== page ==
What's the Difference Between an Aesthetician and Esthetician?

Oct 20, 2021

Estheticians and aestheticians are both licensed skin specialists. They are trained to analyze and cleanse skin through a variety of techniques. Estheticians can be found in spas and salons, while aestheticians typically work in medical settings.

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Distinguishing between an esthetician and medical aesthetician can be tricky since both occupations are licensed skin care specialists. Here we will outline the major distinctions between the two job descriptions as well as education requirements, license requirements, career outlook, and salary information.

Aesthetician vs Esthetician Explained

Estheticians and medical aestheticians are both skin care specialists. Estheticians typically work out of salons and/or spas, while medical aestheticians typically work in medical settings and have more of a clinical focus. The main differences between the two occupations are the types of clients they work with and the settings in which they work. Let's take a look at the difference between esthetician and aesthetician careers.

What Is an Esthetician?

Traditional estheticians, also known as skincare specialists, clean skin through skin exfoliation, massage, aromatherapy, and facials. They also analyze skin to identify any health problems and temporarily remove hair. In addition to skin health, the esthetician definition in some cases includes a cosmetic focus and may apply makeup or consult individuals on the best products for their skin type. Estheticians can be found working in beauty salons, resorts, fitness clubs and spas. You'll be likely to see an esthetician if you go to a salon or spa and receive treatments like facials, hair removal, or makeup application. These professionals require dexterity, patience, interpersonal skills, and attention to detail in order to be successful in their career.

What Is an Aesthetician?

Medical aestheticians, also known as clinical or paramedical aestheticians, are skincare specialists with more of a clinical focus. They work with cancer patients, burn victims, and others with health-related issues. They treat and maintain facial skin that has been damaged because of fire, surgery, chemotherapy treatments and other incidents. Medical aestheticians are responsible for helping patients cleanse and moisturize their skin, as well as choose and apply the right makeup. Medical aestheticians work in hospitals, burn units, trauma centers, reconstructive surgery centers, and other healthcare facilities. While medical aestheticians and estheticians both focus on skincare, the medical aesthetician definition focuses on skincare for people in a clinical setting. You may find medical aestheticians working in dermatology offices or clinics where they may help to address rashes, acne, or other skin blemishes through medical treatments.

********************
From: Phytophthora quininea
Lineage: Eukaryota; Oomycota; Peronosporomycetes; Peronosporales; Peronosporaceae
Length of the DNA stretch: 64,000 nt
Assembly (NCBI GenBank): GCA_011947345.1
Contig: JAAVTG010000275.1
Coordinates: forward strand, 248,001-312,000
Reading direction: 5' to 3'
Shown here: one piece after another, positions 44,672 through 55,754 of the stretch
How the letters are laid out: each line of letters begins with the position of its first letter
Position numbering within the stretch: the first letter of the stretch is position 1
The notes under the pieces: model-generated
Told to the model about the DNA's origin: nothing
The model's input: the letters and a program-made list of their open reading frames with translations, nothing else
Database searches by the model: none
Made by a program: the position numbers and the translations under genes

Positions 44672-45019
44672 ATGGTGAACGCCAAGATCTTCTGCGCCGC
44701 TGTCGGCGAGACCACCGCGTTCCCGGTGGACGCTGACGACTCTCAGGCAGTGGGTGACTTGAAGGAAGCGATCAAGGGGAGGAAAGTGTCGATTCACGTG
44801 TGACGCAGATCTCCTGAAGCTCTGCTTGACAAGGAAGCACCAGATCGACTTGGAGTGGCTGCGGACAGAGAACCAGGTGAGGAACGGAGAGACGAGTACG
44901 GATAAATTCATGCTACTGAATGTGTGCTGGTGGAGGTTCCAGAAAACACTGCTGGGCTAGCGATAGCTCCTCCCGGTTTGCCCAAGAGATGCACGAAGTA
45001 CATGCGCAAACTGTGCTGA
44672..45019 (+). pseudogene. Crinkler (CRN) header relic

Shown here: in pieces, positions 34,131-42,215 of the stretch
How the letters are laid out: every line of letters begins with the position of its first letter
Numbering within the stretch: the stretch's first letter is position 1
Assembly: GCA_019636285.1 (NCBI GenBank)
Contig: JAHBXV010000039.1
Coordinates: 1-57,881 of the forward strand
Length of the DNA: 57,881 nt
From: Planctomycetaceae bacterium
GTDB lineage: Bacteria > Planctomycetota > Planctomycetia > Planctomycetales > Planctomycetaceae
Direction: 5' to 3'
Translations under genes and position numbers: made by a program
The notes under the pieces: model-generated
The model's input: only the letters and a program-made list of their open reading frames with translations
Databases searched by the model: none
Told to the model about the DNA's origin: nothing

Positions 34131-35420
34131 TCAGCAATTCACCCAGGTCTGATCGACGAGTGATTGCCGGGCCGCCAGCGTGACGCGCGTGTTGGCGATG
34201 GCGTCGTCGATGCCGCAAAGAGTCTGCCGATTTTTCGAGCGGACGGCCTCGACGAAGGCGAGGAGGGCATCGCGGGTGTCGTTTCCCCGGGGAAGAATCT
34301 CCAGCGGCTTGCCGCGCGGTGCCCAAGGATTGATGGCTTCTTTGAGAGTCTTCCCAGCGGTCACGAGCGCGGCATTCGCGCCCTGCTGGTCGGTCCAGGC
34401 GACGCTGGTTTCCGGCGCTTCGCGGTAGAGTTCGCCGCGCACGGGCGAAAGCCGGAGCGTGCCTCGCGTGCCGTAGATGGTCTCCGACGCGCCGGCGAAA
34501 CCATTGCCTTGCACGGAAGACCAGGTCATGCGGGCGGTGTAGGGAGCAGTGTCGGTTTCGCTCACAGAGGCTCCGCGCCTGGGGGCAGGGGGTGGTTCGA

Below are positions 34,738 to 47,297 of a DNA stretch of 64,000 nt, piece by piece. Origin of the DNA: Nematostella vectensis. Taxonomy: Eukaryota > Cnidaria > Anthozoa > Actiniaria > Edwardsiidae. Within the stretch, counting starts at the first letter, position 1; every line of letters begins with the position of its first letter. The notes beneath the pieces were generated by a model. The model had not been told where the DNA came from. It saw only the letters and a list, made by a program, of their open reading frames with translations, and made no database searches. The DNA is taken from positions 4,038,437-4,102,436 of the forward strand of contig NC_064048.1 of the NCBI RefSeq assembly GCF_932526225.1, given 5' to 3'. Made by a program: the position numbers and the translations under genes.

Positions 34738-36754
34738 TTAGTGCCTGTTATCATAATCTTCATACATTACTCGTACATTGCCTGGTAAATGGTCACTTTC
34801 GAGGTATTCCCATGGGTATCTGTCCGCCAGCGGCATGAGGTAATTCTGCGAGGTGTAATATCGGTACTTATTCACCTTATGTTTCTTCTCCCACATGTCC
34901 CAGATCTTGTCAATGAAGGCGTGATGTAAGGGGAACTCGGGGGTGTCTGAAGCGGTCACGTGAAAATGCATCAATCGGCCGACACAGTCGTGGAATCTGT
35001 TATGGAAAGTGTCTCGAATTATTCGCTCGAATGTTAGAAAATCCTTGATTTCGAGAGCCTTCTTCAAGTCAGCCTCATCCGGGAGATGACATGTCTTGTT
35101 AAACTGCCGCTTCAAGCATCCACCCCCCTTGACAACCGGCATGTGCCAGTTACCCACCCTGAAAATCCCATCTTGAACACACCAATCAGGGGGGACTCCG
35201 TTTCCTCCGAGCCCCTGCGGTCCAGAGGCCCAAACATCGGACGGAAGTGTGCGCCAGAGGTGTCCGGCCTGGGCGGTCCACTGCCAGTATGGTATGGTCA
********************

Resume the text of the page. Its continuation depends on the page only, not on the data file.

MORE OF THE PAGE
Education & Licensure Requirements

Both estheticians and medical aestheticians typically complete formal education in cosmetology or esthetician training. Varying degree programs can be obtained including an associate's degree, certificate, or diploma. Regardless of the type of degree or education program, an esthetician must complete practical training to be eligible for licensure.

Skincare specialist and esthetician programs typically include hands-on training and coursework in the following:

  • Dermal filler training
  • Botox injection training
  • Laser hair removal
  • Photofacial skin rejuvenation
  • Laser wrinkle reduction
  • Tattoo removal
  • Body contouring
  • Skin tightening
  • Sclerotherapy
  • Make up application
  • Business and communication skills

While there is much overlap between medical aesthetician and esthetician programs, the major difference is that esthetician programs are more generalized while medical aestheticians have more of a clinical and specialized focus

According to the U.S. Bureau of Labor Statistics (BLS), all states require personal appearance workers, such as skincare specialists, to be licensed. Licensure requirements vary by state, but typically include formal training and a high school diploma. Some states have a minimum number of completed training hours required for licensing as well as a minimum age requirement.

Aesthetician vs Esthetician Salary

According to the BLS, employment growth among skincare specialists is expected to be much faster than average, at a rate of 17% from 2019 to 2029. Salaries for skincare specialists vary depending on years of experience with the median salary being $34,090 as of 2019. Naturally, individuals with one year of experience may earn less than those with five or more years of experience. As of May 2019, skincare specialists in general earned a median hourly wage of $16.39, according to the BLS. For medical aestheticians who work in offices of physicians, as of May 2019, the median hourly wage was even higher at $19.80, according to the BLS.

A career as an esthetician or medical aesthetician involves close contact with clients and both involve caring for the skin. To practice as a licensed esthetician or medical aesthetician, you will need to undergo formal training in an education program. If interested in a hands-on career working closely with people and clients in a salon, spa, or medical setting, then a career as an esthetician or medical aesthetician is a great choice, especially considering the rapid growth in employment opportunities.

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